Russian Defense Minister Sergei Shoigu said the army has recruited more than 200,000 reservists as part of the partial mobilization that began two weeks ago. He said the recruits were undergoing training at 80 training grounds before being deployed to the front lines in Ukraine.

Putin’s mobilization order said up to 300,000 reservists would be called up, but he kept the door open to an even larger activation. The order sparked protests across Russia and caused tens of thousands of men to flee the country.

Russia’s efforts to incorporate the four embattled regions in eastern and southern Ukraine were made so quickly that even the exact boundaries of the territories being absorbed were unclear.

The upper house of the Russian parliament, the Federation Council, voted to ratify treaties to make eastern Donetsk and Luhansk and the southern Kherson and Zaporizhzhia regions part of Russia. The lower house did so on Monday.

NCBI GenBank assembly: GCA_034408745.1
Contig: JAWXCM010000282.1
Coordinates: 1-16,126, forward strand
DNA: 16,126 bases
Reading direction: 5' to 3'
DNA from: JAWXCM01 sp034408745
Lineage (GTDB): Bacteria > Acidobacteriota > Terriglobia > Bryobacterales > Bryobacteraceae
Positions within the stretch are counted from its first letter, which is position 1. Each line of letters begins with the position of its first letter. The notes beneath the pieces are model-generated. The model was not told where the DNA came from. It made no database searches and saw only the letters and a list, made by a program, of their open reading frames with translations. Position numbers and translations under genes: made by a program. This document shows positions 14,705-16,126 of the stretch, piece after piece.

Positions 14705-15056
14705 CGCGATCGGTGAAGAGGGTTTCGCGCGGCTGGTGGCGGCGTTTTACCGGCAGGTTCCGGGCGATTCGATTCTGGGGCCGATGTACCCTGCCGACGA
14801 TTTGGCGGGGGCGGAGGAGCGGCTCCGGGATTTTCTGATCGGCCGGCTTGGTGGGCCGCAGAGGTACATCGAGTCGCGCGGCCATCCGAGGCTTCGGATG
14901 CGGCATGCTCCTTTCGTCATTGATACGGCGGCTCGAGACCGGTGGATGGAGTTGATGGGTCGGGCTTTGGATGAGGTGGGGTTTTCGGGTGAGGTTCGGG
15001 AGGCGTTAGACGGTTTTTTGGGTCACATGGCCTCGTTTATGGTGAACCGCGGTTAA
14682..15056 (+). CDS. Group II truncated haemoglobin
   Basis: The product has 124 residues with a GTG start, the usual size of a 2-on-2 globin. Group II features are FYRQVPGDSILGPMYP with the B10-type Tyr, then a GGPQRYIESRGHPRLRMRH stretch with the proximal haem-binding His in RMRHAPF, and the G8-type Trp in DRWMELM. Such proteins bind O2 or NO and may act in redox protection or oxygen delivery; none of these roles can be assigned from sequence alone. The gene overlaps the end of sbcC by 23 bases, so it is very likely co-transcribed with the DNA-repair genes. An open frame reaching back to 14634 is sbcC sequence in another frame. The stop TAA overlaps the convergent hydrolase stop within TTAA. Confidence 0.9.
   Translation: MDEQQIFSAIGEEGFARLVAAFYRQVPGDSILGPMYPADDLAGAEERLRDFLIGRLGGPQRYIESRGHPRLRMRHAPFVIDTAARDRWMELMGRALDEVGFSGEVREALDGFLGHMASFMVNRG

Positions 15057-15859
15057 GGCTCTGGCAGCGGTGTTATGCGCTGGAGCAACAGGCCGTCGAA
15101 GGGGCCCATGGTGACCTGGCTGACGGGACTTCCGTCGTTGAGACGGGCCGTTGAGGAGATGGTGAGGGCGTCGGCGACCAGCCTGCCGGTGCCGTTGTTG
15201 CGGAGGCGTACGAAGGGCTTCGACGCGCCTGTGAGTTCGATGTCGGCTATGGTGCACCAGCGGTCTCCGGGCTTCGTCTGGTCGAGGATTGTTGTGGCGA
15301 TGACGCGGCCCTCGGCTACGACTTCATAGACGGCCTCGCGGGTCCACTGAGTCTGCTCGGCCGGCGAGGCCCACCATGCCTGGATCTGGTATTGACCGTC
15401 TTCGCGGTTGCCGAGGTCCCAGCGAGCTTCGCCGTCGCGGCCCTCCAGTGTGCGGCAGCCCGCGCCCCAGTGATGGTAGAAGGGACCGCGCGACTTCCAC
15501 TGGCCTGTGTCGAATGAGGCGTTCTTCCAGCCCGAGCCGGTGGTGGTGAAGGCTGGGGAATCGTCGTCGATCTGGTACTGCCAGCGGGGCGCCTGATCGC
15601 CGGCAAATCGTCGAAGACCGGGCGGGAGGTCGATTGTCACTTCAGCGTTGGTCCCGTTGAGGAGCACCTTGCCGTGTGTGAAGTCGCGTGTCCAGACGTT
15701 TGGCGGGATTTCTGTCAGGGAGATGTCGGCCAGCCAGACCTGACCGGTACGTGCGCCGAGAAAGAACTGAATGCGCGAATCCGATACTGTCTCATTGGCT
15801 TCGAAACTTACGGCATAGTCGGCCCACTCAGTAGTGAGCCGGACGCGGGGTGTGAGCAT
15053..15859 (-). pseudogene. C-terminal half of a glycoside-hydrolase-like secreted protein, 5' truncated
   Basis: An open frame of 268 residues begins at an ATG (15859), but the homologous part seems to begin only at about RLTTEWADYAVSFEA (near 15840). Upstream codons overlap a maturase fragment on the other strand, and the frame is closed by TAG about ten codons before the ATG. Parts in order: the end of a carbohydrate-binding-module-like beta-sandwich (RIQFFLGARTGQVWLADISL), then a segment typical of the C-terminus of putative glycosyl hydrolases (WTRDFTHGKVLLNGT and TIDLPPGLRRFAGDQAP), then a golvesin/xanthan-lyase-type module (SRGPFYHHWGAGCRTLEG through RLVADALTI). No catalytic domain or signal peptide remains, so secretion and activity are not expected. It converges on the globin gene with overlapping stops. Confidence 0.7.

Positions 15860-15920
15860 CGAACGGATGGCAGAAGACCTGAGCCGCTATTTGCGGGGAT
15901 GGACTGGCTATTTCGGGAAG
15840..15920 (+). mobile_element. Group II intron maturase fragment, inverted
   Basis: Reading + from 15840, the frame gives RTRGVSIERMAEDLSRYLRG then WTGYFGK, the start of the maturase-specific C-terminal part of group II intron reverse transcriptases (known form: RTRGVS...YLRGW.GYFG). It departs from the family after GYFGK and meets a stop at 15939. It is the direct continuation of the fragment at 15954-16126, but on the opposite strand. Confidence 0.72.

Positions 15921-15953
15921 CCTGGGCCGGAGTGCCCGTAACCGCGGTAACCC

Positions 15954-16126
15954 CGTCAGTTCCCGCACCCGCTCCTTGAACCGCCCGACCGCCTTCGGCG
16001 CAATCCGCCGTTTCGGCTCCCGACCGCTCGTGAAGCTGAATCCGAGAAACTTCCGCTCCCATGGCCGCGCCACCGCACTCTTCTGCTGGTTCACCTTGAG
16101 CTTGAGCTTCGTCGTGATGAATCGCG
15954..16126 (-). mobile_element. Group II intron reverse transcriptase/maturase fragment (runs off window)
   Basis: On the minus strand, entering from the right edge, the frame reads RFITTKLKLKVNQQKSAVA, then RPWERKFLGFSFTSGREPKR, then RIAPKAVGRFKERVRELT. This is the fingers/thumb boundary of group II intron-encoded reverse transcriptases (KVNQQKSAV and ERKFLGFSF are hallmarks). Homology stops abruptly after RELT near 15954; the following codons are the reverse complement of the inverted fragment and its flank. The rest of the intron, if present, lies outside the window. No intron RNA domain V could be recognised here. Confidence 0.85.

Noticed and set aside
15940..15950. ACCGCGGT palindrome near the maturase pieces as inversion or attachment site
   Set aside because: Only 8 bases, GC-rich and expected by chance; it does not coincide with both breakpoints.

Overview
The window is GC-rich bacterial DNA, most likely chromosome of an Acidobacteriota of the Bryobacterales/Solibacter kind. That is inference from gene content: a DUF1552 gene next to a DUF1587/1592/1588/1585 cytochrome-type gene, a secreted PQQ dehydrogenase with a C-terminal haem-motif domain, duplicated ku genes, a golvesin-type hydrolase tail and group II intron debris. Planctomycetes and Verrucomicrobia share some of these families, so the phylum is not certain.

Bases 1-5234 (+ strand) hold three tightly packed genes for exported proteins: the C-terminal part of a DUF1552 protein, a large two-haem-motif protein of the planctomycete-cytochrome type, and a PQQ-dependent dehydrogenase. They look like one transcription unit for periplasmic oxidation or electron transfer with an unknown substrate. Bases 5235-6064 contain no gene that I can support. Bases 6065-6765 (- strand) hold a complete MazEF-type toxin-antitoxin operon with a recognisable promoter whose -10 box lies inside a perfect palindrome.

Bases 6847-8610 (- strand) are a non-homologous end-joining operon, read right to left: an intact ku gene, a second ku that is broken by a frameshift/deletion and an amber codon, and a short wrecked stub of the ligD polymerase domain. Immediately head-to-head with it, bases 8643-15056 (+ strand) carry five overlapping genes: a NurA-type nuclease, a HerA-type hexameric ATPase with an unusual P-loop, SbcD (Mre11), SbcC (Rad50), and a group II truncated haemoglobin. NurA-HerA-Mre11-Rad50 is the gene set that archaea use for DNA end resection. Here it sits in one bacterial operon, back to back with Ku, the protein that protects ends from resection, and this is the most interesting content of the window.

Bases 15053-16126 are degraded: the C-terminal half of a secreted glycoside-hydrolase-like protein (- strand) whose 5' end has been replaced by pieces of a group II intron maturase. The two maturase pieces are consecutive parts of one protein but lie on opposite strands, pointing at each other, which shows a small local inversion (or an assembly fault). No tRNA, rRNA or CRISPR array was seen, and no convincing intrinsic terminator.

Putin is expected to quickly approve the annexation treaties.

In other developments, the head of the company that operates Europe’s largest nuclear power plant said Ukraine is considering restarting the Russian-occupied facility to ensure its safety as winter approaches.

In an interview with The Associated Press on Tuesday, Energoatom President Petro Kotin said the company could restart two of the Zaporizhzhia nuclear power plant’s reactors within days.

“If you have a low temperature, you’ll just freeze everything inside. Security equipment will be damaged,” he said.

Fears that the war in Ukraine could cause a radiation leak at the Zaporizhzhia plant had prompted the shutdown of its remaining reactors. The plant has been damaged by shelling, prompting international alarm over the potential for a disaster.

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Adam Schreck reported from Kiev.

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Follow AP’s coverage of the war in Ukraine at https://apnews.com/hub/russia-ukraine